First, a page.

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Kosut v. First Energy Corp.

Court of Appeals of Ohio, Seventh District

June 28, 2013


Civil Appeal from Court of Common Pleas of Jefferson County, Ohio Case No. 10CV290 JUDGMENT: Affirmed in part

For Plaintiff-Appellant Attorney Michael A. Adams Attorney Christopher J. Wallace Attorney Raymond A. Hinerman

For Defendants-Appellees Attorney Samuel N. Lillard Attorney Anthony D. Dick

JUDGES: Hon. Gene Donofrio Hon. Cheryl L. Waite Hon. Mary DeGenaro



{¶0} Plaintiff-appellant, Amber Kosut, appeals from Jefferson County Common Pleas Court judgments granting summary judgment in favor of defendant-appellee, Harsco Corporation, on appellant's retaliation claim and granting summary judgment in favor of defendant-appellee, FirstEnergy Corporation, on appellant's claims for hostile work environment, sexual harassment, and disparate treatment based on sex.

{¶1} Kosut is a carpenter with Carpenter's Local Union 186. From December 30, 2009, through February 12, 2010, Kosut's job assignment was for Harsco, formerly known as Patent. Harsco was erecting and dismantling scaffolding at the W.H. Sammis Power Plant. The Sammis Plant is owned and operated by FirstEnergy. At the time, Bechtel Corporation was under contract with FirstEnergy to act as the lead engineer on a major upgrade project at the Sammis Plant.

{¶2} During her six weeks working for Harsco at the Sammis Plant, Kosut alleged numerous incidents of sexual harassment. Kosut claimed that she was subjected to looking at pornographic images in magazines, posters, and on cell phones. She claimed that male co-workers often made sexual remarks towards her. She claimed that some male co-workers inquired about her bathroom habits. She claimed that during a particular safety training meeting put on by Bechtel the instructor continuously used offensive language. And she claimed the FirstEnergy security guards frequently touched her inappropriately when she passed through the security checkpoint.

{¶3} Kosut also alleged that she was harassed by a male worker named Larry Dowdle who did not like having a female carpenter on the job. She claimed that during her time at the Sammis Plant, Dowdle hit her with a door, tried to run her off the road with his forklift, "nipped" at her legs with his forklift, and threatened her and her family's lives.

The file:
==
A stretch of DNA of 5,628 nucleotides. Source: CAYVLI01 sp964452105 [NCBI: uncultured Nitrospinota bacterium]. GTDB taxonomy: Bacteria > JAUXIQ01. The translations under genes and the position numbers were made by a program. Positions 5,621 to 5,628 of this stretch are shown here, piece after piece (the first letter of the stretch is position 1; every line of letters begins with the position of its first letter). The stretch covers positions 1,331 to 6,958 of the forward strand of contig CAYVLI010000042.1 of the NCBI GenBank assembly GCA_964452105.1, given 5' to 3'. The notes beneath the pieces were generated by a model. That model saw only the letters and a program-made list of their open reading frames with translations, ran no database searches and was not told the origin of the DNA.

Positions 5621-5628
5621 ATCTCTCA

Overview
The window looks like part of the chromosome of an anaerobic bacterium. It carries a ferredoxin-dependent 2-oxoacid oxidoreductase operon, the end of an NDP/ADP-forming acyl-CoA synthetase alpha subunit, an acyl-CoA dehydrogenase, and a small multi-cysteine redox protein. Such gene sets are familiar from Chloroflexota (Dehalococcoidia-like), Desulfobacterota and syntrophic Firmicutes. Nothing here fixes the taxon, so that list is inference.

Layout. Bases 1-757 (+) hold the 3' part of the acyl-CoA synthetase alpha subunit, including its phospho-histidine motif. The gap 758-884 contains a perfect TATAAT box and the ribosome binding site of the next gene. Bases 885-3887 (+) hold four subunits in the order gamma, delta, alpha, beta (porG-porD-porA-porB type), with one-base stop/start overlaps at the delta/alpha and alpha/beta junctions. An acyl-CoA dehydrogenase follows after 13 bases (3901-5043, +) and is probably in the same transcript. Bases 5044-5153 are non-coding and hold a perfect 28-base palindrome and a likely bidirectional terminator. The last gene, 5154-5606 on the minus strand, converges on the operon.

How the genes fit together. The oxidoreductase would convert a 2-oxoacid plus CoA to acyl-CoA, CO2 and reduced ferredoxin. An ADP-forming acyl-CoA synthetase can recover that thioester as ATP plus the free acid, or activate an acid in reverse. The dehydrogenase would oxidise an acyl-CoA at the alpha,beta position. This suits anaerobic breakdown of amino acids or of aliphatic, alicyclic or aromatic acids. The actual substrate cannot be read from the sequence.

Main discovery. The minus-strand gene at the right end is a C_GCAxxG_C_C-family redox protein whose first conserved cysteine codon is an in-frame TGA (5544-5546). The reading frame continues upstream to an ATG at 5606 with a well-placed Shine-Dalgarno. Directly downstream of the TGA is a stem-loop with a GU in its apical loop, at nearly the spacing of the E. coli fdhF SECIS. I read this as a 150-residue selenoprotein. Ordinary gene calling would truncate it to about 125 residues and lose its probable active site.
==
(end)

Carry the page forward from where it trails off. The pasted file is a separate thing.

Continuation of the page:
{¶4} According to Kosut, on February 12, 2010, a co-worker named Rick Scott informed her that Dowdle was making threats to find out where she lived, that Scott was scared for her life, and that Dowdle wanted to cause her harm and get her fired. Kosut stated that Scott gave her the phone number to a Harsco hotline to report the harassment. Kosut called the hotline and made what was supposed to be an anonymous complaint.

{¶5} Later that day, Kosut's employment with Harsco ended. Kosut claims she was fired due to her complaints. Harsco states she was laid off because the job was winding down.

{¶6} On May 18, 2010, Kosut filed a sexual discrimination/sexual harassment complaint against Harsco, Bechtel, FirstEnergy, Chris Baker, Larry Dowdle, John Good, Joe Stiller, and Jim Hamrock.[1]

{¶7} FirstEnergy filed a motion for summary judgment asserting, among other things, that it was not Kosut's employer and, therefore, could not be liable on Kosut's claims. Harsco also filed a motion for summary judgment asserting, among other things, that Kosut could not make a prima facie case of disparate treatment based on sex, that Harsco had legitimate, non-discriminatory reasons for Kosut's layoff, and that Kosut could not establish the elements of a retaliation claim. Kosut submitted briefs in opposition.

{¶8} The trial court considered the motions along with several depositions and affidavits.

{¶9} As to Kosut's retaliation claim against Harsco, the trial court found the following. Kosut was a Harsco employee from December 20, 2009, until February 12, 2010, when she was laid off. Kosut was hired out of the Carpenter's Union Hall along with other union members for the project at the Sammis Plant. Kosut failed to present any evidence of her retaliation claim. She failed to present evidence of any causal connection between her layoff and any protected activity.